Keeping up on your coolants and cleaning solutions is very important. If your coolant or cleaning solution is not changed regularly or mixed properly it will affect their performance. It can even affect your health if not maintained properly.
The biggest factor in having the proper coolant mix is the water. What? Water is water right??? Not necessarily. Not all water is created equal and some water is not just water. Contaminated water can contribute to bacteria growth in the machine coolant. Water can be too hard or too soft and can even cause health problems for you and your employees.
Hard water can and will
- Affect the quality of the end product
- Increase maintenance costs of machinery
- Decrease process efficiency
- Corrode machined or ground parts
- Increase the growth rate of bacteria and fungi
- Decrease useful life of the coolant
Goodson recommends you get your water tested for hardness. You can get your water tested by your local water softening source, a local college or university or the County Extension Office for a small fee or maybe even at no charge. Test kits are also available from several sources online so there’s really no reason to not have your water tested.
Total hardness indicates the presence of dissolved minerals and their salts in water. Predominant ions are calcium and magnesium. Other ions contributing to hardness include iron, zinc, aluminum, potassium and silicon. Total hardness is reported in parts per million (ppm) of calcium carbonate (CaCO3). It can also be reported in units called grains. One grain of hardness is equivalent to 17 ppm of calcium carbonate. Water hardness is typically defined using the following scale:
TOTAL HARDNESS (ppm) EVALUATION
|0 – 49||Very soft|
|50 – 124||Soft|
|125 – 249||Medium|
|250 – 369||Hard|
|370 and above||Very hard|
The parameters that should be evaluated continuously are hardness and pH.
The pH of water indicates whether it is acidic (pH of 0.0 to 7.0), neutral (pH of 7.0) or basic or alkaline (pH of 7.0 to 14.0). Most water used commercially in the United States exhibits a pH range from 6.4 to 8.5, depending upon the original source and type of pretreatment conducted by the local water authority. Water used for coolants should exhibit an optimal pH range from 7.0 to 8.5.
Goodson offers pH test strips that have a range of 0 to 14. pH test strips are very easy to use just dip the strip in the coolant or water to be tested for a couple seconds and remove shake excess off and compare the color of the strip to the color chart that comes with the strips.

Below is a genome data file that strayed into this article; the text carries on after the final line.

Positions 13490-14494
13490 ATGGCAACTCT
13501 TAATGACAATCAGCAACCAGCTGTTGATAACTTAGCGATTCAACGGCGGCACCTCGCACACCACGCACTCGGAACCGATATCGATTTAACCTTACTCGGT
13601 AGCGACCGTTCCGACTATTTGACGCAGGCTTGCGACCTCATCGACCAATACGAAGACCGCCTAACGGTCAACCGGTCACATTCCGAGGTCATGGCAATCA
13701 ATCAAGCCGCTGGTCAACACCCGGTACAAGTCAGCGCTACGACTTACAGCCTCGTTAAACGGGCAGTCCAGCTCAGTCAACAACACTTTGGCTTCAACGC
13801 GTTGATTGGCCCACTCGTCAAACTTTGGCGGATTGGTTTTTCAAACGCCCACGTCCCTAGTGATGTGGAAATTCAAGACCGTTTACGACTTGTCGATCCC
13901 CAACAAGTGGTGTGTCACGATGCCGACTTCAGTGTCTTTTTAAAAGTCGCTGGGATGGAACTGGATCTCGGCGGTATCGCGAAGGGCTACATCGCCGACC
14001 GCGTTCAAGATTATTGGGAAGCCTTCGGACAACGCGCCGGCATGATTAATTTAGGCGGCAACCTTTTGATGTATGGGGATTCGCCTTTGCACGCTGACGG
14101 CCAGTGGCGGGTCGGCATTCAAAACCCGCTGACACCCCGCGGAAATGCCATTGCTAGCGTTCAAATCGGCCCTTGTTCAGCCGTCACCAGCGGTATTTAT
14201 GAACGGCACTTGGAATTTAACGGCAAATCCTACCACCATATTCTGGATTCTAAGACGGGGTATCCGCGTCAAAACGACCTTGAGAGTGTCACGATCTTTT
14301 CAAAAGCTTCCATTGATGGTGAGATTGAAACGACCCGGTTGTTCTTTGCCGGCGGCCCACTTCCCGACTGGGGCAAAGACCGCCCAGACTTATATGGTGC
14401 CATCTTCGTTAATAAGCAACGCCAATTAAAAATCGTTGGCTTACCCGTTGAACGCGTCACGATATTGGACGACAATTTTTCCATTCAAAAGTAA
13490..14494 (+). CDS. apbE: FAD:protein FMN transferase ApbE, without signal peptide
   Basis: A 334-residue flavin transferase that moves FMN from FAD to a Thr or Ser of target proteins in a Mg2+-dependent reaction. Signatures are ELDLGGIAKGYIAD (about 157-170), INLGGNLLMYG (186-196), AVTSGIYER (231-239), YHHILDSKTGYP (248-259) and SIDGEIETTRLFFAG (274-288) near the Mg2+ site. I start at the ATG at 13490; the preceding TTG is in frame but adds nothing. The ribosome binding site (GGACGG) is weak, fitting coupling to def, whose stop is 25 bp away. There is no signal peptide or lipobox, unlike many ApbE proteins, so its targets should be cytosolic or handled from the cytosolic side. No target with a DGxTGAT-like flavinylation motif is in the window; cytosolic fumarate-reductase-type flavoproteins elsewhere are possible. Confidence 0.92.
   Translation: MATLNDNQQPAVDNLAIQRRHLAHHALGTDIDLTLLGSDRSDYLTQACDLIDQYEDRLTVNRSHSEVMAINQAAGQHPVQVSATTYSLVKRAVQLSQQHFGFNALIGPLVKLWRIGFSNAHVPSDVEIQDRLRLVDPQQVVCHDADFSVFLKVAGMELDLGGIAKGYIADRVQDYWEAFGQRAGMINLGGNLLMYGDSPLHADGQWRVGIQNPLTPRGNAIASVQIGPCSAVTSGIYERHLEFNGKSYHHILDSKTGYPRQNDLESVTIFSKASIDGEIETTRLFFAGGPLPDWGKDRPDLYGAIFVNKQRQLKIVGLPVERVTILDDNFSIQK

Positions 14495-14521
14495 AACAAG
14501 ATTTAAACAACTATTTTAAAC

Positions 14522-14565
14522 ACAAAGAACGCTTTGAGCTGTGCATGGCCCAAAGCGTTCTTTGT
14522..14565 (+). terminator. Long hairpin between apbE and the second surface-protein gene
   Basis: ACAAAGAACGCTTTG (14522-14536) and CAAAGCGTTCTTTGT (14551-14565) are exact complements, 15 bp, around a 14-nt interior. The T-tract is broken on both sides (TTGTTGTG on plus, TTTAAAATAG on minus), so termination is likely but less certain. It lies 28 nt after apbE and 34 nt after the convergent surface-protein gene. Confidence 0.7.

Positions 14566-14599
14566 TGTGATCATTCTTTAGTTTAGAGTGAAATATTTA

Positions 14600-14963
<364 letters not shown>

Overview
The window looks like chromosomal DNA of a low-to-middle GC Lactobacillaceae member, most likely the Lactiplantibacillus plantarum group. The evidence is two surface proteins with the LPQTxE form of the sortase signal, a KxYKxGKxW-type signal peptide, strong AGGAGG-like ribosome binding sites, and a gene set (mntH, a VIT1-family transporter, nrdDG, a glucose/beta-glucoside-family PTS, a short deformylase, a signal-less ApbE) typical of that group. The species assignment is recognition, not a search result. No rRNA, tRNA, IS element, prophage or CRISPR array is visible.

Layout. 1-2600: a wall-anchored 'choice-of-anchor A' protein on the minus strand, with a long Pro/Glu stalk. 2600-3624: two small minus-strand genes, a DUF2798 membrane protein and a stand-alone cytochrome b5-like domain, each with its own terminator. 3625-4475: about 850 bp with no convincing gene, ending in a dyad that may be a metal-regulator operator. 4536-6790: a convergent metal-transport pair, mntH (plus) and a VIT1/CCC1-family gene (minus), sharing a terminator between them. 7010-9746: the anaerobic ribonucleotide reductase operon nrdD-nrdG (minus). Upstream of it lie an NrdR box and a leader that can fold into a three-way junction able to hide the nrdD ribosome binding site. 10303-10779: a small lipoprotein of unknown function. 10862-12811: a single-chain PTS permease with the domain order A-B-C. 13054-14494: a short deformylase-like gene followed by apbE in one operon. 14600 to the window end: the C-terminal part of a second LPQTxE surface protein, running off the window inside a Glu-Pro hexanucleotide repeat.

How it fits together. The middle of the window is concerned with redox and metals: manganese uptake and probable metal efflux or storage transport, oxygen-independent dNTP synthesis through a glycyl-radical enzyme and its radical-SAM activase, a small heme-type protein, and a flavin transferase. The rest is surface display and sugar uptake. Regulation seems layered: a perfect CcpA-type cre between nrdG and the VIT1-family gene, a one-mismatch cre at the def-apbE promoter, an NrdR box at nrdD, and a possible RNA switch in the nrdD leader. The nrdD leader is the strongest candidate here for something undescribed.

When mixing coolants you always want to follow the manufacturer’s recommended mix ratio. Goodson has a limited supply of refractometers to check the % of coolant to water ratio. This is simple to use, you take an eye dropper that comes with the refractometer and put a couple drops on the lens. Close the lens and look towards a light source and read the scale of %. I like to see 2 to 2 ½ % coolant. When coolant gets above 3 ½ % it starts to gum up and get sticky. It will start to gum up the bed and ways.
To help combat bacteria and fungus in your coolant Goodson offers a Micro Biostat that you can add to your coolant to help control the bacteria and fungus.
On the opposite side of hard water is soft water, now being too soft can cause issues as well. You have to have a happy medium for everything to work together and have great results.
Soft water may degrade the performance of all fluids by promoting the formation of foam. This condition is especially likely when using synthetics in grinding operations and semi-synthetics and soluble oils in both machining and grinding applications. Foam can drastically impair fluid performance by contributing to poor wetting and coverage properties, which diminish lubricating, cooling and proper film coverage for in-process corrosion protection. Foam can also hamper fluid detergency, making it more difficult to handle and filter swarf.
When dense foam forms, it can lessen the filtering capabilities of a system by interfering with indexing mechanisms and by creating poor filter beds. Foam can also suspend tramp oils, preventing skimmers and other mechanical devices from removing them effectively. Tramp oils can act as a matrix, becoming finely suspended on a dense bed of foam. This development further intensifies a dense foam layer. Excessive foam can also lead to housekeeping issues by causing system barges and return lines, such as floor troughs, to overflow. Foam can also cause pump cavitation, creating excessive wear and premature mechanical failure.
Goodson also offers a Defoaming Agent to help with excessive foaming in your coolant. With the Defoaming Agent you will want to start with 1 ounce in 50 gallons. Keep in mind if you use to much it will have a reverse effect and create foam so start small and creep up on it, more is not always better in this case.
So overall keep in mind if you are having some issues with your coolant whether it’s in your flywheel grinder, belt surfacer, crank or cam grinder it’s important to know what quality water you are using to mix with your coolant.
For any questions you may have on grinding coolants contact Goodson Tech Services at 800-533-8010.